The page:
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Publication numberUS7871470 B2
Publication typeGrant
Application numberUS 11/426,555
Publication dateJan 18, 2011
Filing dateJun 26, 2006
Priority dateMar 12, 2003
Also published asCN1759466A, CN1759466B, US20040177813, US20060240542, WO2004081994A2, WO2004081994A3, WO2004081994A9
Publication number11426555, 426555, US 7871470 B2, US 7871470B2, US-B2-7871470, US7871470 B2, US7871470B2
InventorsEric W. Schieve, Keith K. Koai, David T. Or, Rene T. Correa
Original AssigneeApplied Materials, Inc.
Export CitationBiBTeX, EndNote, RefMan
External Links: USPTO, USPTO Assignment, Espacenet
Substrate support lift mechanism
US 7871470 B2
Abstract
An apparatus for positioning a substrate support within a processing chamber is provided. In one embodiment, an apparatus for positioning a substrate support includes a yoke comprising a curved surface with a first slot formed therethrough, a base comprising a first surface adapted to support the substrate support and a curved second surface, wherein the curved second surface mates with the curved surface of the yoke and a first slot is formed through the curved second surface of the base, and a first threaded member disposed through the first slot in the yoke and the first slot in the base.
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Claims(6)
1. An apparatus for processing a substrate, comprising:
a processing chamber;
a substrate support for supporting a substrate within the processing chamber; and
an assembly for positioning the substrate support, comprising:
a clamp block;
a yoke comprising at least one flange with a curved surface, the flange having a slot formed therethrough, wherein the yoke is coupled with the clamp block, the yoke positional along and rotational about a first axis relative to the clamp block;
a base comprising a first surface adapted to support the substrate support and a curved second surface mating with the curved surface of the flange, wherein a first slot is formed through the curved second surface of the base, the base movable about a second axis orthogonal to the first axis;
a first threaded member disposed through the slot in the flange and urging the yoke and base against each other along the axis of the first threaded member;
a bearing assembly having a first carriage block and a second carriage block, the bearing assembly coupled with the clamp block; and
an actuator coupled with at least one of the carriage blocks and adapted to control the linear position of the carriage blocks along the bearing assembly.
2. The apparatus of claim 1, wherein the clamp block has a clamping aperture formed therein for receiving a post extending from the yoke.
3. The apparatus of claim 2, wherein the clamp block has a slot formed at least partially through the clamp block and communicating with the clamping aperture, and the clamp block further comprises a plunger disposed in the slot and movable in a direction radially aligned with a center of the clamping aperture.
4. The apparatus of claim 3, wherein the plunger includes a contact surface that, when urged against the post, does not exert a rotational moment force upon the post.
5. The apparatus of claim 4, wherein the clamp block further comprises: a web disposed over the slot opposite the clamping aperture; and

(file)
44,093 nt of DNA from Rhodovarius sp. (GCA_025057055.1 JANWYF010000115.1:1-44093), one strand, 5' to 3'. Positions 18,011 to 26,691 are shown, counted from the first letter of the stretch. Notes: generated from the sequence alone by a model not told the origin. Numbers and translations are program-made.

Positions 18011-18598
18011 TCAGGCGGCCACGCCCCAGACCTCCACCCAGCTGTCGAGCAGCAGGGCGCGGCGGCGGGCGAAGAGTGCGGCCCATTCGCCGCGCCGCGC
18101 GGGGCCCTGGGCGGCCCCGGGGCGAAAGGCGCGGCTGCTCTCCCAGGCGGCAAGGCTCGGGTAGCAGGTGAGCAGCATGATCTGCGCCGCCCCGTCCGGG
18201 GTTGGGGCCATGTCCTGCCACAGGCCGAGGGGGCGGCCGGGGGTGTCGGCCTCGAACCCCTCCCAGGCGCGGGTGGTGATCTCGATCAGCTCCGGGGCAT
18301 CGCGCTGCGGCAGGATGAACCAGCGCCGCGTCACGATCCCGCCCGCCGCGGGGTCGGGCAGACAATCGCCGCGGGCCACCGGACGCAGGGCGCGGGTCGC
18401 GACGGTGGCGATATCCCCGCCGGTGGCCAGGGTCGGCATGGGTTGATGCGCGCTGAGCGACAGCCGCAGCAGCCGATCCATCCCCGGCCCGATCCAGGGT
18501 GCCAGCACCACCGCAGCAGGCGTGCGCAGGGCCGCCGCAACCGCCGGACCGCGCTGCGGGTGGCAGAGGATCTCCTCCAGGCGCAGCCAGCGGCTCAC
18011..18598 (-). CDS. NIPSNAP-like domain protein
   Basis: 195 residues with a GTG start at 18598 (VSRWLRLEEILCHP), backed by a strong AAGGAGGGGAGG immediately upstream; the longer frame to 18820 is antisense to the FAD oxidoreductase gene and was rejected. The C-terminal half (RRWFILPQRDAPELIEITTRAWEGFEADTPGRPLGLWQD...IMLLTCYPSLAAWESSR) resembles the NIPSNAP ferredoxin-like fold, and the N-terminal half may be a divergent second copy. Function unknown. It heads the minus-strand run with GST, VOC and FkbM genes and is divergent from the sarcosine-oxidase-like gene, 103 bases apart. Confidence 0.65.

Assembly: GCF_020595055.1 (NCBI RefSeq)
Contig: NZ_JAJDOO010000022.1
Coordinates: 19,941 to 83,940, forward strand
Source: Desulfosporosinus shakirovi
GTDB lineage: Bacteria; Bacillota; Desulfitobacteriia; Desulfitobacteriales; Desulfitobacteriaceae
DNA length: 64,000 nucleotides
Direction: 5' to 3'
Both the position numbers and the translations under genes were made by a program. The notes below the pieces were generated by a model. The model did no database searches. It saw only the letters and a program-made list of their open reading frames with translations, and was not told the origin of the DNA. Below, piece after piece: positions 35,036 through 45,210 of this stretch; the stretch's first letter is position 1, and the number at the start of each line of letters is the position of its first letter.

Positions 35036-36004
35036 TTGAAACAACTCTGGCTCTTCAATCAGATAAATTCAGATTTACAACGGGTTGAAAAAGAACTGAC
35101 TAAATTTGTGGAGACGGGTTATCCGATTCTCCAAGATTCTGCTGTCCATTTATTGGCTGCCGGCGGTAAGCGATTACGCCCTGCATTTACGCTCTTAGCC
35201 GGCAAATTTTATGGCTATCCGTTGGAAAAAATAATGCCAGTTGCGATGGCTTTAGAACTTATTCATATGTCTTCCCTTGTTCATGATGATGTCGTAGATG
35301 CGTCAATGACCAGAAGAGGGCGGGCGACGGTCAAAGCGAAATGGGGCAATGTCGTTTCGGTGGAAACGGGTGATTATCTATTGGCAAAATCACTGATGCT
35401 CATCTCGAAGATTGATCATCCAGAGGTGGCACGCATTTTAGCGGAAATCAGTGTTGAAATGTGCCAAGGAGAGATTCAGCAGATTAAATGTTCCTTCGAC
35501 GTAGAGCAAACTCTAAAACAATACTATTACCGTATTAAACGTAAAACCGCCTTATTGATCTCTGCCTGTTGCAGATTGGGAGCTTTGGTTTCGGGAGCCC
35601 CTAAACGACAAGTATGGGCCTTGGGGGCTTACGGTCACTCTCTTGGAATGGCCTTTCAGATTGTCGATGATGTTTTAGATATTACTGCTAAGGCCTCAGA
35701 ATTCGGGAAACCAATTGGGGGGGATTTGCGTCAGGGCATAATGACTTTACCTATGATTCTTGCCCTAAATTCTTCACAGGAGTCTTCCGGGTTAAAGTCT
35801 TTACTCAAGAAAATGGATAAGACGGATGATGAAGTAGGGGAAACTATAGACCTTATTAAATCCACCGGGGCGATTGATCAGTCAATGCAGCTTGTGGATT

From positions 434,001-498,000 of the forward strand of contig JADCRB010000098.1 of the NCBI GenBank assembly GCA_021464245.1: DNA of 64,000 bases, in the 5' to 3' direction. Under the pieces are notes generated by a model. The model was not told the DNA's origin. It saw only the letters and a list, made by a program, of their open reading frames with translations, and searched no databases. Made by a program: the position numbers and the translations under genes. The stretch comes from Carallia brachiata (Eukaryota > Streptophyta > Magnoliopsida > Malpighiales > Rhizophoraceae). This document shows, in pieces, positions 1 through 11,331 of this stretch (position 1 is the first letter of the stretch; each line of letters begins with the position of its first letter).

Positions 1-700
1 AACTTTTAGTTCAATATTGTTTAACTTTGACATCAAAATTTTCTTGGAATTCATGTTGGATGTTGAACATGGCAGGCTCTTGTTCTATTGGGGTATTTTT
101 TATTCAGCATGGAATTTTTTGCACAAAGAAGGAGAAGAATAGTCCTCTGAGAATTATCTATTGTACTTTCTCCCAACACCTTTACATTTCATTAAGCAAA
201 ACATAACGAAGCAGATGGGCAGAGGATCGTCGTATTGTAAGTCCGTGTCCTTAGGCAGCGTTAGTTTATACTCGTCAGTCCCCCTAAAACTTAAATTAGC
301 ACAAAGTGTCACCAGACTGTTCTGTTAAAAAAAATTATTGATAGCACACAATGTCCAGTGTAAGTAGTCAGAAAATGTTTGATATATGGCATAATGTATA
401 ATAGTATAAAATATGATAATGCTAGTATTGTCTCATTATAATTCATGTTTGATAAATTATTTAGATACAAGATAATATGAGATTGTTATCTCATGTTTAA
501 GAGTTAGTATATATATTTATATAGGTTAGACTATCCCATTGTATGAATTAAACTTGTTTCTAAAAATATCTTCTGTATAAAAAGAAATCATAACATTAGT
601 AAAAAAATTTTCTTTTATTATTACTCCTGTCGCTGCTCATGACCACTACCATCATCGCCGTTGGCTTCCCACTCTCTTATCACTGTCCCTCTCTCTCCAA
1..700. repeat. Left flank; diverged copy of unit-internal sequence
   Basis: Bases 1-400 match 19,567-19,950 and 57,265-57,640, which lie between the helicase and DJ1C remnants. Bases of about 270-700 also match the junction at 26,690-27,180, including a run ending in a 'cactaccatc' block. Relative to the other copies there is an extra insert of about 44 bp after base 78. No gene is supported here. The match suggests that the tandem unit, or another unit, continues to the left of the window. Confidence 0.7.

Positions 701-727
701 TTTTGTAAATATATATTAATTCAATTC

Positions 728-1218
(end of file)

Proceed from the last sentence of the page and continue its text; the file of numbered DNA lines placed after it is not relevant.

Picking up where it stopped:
a member disposed through the web and radially aligned with the center of the clamping aperture, the member adapted to urge the plunger against the post.
6. The apparatus of claim 1, wherein the first threaded member is radially aligned relative to the curved surface of the flange.
Description
CROSS-REFERENCE TO RELATED APPLICATIONS

This application is a continuation of U.S. patent application Ser. No. 10/387,619, filed Mar. 12, 2003, now abandoned which is herein incorporated by reference.

BACKGROUND OF THE INVENTION

1. Field of the Invention

Embodiments of the present invention generally relate to a lift mechanism for controlling the position of a substrate support in a processing chamber.

2. Description of the Related Art

Many semiconductor processing operations, for example, chemical vapor deposition, physical vapor deposition and etch, among others, are performed in a vacuum environment. Typically, a substrate is positioned on a movable substrate support disposed within a processing chamber. The elevation of the substrate support is controlled by a lift mechanism so that the substrate may be disposed at a lower position within the processing chamber to facilitate substrate transfer and an elevated position that typically enhances substrate processing. As the spacing between the top of the processing chamber and the substrate seated on the substrate support may be 200 mils or closer when in the elevated position, the parallelism between the top of the processing chamber and the substrate support is a major attribute in maintaining process uniformity across the width of the substrate and ensuring process repeatability between substrates. For example, if one edge of the substrate is closer to the top of the processing chamber than another edge of the substrate, gases flowing between the substrates and the top of the processing chamber will be inclined to disadvantageously flow predominantly through the portion of the gap having the widest spacing, resulting in process non-uniformity across the width of the substrate. Additionally, variations in the distance between the substrate and the top of the processing chamber will typically result in process non-uniformity in plasma enhanced processes. As the intensity of the plasma formed between the substrate and the top of the processing chamber is dependent on the strength of the electrical field defined between the substrate support and the top of the processing chamber, which in turn is dependent on the distance between the substrate support and the top of the processing chamber. If this distance is not uniform, the plasma will not be uniform across the width of the substrate support and will contribute to process non-uniformity. Additionally, in the extreme cases, if the plane of the substrate support is not orientated perpendicular to the center line of the chamber, the plane of a wafer supported thereon may be skewed relative to the plane of operation of a transfer robot utilized to transfer the substrate to and from the processing chamber. In such instances, the end effector of the transfer robot may inadvertently collide with the substrate, causing particular generation and possibly knocking the substrate out of alignment. Moreover, if the lift pin mechanism is not parallel with the substrate support, the lift pins utilized to space the substrate from the substrate support may not extend uniformly through the substrate support, thereby causing the substrate to be supported in a skewed position that may lead to damage during transfer with the transfer robot as described above.